Dr. Dennis Kimbro is a best-selling author, master trainer for the prestigious Napoleon Hill Foundation, and serves on the faculty at Clark Atlanta University School of Business. He has spent his entire career interviewing peak performers and translating their ideas, strategies, and success principles into words that the average person can understand. You have probably seen Dr. Kimbro on the Today Show, CNN, The Wall Street Journal, The New York Times, and USA Today sharing the keys to business success. The Wealth Choice: Success Secrets of Black Millionaires, his fifth book, is the result of Dr. Kimbro’s effort to reveal the success secrets of peak performing Black men and women in the business world. Below is my interview with Dr. Kimbro about his latest book.
Phillips: Why should people read The Wealth Choice?
Kimbro: In the black community, we don’t profile our wealth creators. Most black folks know the names of movie stars, reality TV personalities, and sports players, but most of us don’t know our black billionaires. We have to get a laptop and place it in the hands of every black school child and get their parents to understand that the words and images going through their head have an impact on their future. Black children need to know the stories of black millionaires and billionaires so that they can begin to dream big and aim for the stars. It’s never too early to begin to teach your children principles of success or too late to begin to make success principles apart of your life.
This book is for those people who have goals, people who want more for themselves, and people who want more for their children. The goal might be to earn an additional $400 or to become a millionaire, but regardless of the goal, the important part is to make sure that your goals are measureable. In life we have two choices: accept our present situation or change our situation. The Wealth Choice is about the later.
Phillips: What roles does faith play in building wealth?
Kimbro: We (black Americans) beat out every other group in attending regular church services but we are losing in every economic or finance statistic (such as: home ownership, education, marriage, and savings). The truth is many black folks view faith as a proper behavior response, but in the business world faith is an action verb. Faith allowed Bob Johnson, former CEO of Black Entertainment Television, to launch the first major black owned cable channel. He waited for hours in McDonald’s to get a chance to pitch his channel to their business executives. Tyler Perry told me that it was nothing but his faith in God that allowed him to go from living in his car to owning a movie studio.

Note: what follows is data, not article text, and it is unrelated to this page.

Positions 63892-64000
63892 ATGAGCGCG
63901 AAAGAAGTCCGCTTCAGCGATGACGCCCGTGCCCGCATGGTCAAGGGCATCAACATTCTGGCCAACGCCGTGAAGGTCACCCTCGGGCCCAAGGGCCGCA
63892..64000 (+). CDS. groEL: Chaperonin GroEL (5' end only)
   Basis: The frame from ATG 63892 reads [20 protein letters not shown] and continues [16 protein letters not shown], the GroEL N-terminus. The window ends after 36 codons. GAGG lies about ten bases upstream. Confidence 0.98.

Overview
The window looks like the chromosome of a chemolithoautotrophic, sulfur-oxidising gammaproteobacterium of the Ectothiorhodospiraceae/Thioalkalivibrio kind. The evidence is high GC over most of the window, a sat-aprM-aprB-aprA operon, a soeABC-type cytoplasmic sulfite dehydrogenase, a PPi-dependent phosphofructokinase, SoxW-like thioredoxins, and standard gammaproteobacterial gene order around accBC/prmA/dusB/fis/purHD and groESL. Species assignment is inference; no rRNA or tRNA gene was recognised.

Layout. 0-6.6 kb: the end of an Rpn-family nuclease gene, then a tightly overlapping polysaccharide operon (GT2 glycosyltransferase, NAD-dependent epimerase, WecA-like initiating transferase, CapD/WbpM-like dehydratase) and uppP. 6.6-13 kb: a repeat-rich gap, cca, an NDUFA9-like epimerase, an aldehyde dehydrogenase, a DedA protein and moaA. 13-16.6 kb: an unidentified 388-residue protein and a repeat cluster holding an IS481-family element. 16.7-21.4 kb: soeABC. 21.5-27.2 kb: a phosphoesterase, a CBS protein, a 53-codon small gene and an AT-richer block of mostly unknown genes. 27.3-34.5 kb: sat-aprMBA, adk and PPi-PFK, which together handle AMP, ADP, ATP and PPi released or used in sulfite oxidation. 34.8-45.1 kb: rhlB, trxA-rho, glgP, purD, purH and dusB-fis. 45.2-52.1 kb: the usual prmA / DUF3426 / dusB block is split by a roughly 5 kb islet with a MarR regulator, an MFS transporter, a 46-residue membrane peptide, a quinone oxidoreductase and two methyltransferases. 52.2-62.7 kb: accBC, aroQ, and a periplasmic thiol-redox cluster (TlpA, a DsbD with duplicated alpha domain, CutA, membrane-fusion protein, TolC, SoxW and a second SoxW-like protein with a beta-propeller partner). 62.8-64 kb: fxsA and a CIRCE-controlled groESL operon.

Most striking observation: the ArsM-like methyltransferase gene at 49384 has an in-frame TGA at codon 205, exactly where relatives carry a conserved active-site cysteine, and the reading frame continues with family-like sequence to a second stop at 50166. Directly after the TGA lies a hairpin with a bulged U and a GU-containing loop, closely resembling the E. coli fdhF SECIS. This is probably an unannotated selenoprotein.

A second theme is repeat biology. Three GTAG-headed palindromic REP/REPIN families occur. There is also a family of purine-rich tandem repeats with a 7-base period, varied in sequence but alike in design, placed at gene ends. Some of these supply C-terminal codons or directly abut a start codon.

As a community, we must remove our poverty mindset and view the world as a place with an abundance of opportunities. Last year was the 50th anniversary of Dr. Martin Luther King’s March on Washington. During the time of Dr. King’s march, one in twenty blacks were on a public assistance program, but now one in five blacks are receiving government assistance. We are regressing and the forecast for us looks very bleak. Over the next decade, the largest black middle class will be in Africa. In 50 years, we couldn’t hold on and carry the torch for Dr. Martin Luther King’s dream. Civil rights leaders used their faith to get black folks on a level social playing field and now we must use our faith to create a level economic playing field.
Phillips: Does the current economic situation make it harder to become a millionaire?
Kimbro: It’s much easier to become a millionaire in today’s economic environment. Right now, more millionaires are created in internet-based businesses. Now is the best time to start a business because business owners can make use of the two billion people who are online. We can use the internet as a place to watch videos, gossips, and play games or we can use the internet as a vehicle to create wealth.
In the black community, I think we are producing fewer millionaires because we think capitalism is a dirty word. It’s not! Capitalism just means that everything is for sale. As a community, we have to go into business and start selling products, goods, and services to become competitive in the global marketplace. Since the time of the Civil Rights Movement, we should have produced at least 300,000 black millionaires by now. Quickly, as a community we have to get rid of the victim mentality and start competing in the marketplace.